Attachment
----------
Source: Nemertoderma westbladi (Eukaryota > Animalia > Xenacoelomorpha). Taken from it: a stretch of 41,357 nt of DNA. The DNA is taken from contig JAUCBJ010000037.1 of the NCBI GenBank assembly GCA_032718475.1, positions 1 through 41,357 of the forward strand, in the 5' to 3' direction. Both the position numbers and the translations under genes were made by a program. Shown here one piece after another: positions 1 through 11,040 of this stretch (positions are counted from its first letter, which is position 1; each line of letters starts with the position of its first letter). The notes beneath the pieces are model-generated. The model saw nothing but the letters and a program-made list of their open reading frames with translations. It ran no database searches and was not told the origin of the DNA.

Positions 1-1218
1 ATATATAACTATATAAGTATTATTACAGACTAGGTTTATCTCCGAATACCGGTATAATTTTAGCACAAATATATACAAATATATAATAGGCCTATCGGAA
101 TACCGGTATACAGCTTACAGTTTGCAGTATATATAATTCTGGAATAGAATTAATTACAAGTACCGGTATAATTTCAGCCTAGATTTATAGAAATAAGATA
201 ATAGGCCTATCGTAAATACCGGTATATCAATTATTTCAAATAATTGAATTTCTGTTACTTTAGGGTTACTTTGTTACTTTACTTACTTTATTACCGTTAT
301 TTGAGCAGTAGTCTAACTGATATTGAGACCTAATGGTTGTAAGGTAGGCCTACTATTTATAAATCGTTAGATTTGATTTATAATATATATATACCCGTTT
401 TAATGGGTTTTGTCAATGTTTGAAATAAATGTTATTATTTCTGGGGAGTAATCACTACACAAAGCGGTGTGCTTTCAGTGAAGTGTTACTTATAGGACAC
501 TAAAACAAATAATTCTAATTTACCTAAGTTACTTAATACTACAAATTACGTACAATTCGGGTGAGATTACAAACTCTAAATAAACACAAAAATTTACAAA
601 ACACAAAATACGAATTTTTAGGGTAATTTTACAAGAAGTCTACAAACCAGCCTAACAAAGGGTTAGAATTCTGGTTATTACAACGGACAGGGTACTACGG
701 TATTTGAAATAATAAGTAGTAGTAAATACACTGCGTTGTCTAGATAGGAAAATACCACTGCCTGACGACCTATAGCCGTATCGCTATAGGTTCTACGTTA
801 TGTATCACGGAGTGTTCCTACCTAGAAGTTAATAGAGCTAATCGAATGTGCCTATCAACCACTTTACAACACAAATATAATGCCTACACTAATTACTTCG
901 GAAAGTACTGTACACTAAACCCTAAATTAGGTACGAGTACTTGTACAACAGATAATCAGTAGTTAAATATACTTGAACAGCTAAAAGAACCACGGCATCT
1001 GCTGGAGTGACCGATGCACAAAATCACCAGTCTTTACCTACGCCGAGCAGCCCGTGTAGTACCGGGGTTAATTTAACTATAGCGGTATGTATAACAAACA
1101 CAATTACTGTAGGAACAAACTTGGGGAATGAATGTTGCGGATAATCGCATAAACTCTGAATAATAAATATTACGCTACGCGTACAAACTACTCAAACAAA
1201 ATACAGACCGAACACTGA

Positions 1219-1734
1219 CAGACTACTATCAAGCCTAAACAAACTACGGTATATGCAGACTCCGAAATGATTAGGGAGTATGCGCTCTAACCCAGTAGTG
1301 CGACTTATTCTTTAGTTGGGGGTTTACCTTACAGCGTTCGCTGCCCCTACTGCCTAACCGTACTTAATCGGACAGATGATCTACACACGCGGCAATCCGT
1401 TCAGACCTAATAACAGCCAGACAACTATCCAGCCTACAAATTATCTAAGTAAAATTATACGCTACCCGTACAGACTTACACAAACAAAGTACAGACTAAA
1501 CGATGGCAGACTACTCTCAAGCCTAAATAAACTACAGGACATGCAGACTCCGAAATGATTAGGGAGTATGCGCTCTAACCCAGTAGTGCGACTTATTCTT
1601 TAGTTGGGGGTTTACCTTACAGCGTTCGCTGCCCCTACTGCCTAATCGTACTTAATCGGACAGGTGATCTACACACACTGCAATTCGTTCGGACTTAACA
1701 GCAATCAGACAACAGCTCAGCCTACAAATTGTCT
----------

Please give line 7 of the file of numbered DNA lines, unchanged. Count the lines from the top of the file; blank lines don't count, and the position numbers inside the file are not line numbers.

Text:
401 TAATGGGTTTTGTCAATGTTTGAAATAAATGTTATTATTTCTGGGGAGTAATCACTACACAAAGCGGTGTGCTTTCAGTGAAGTGTTACTTATAGGACAC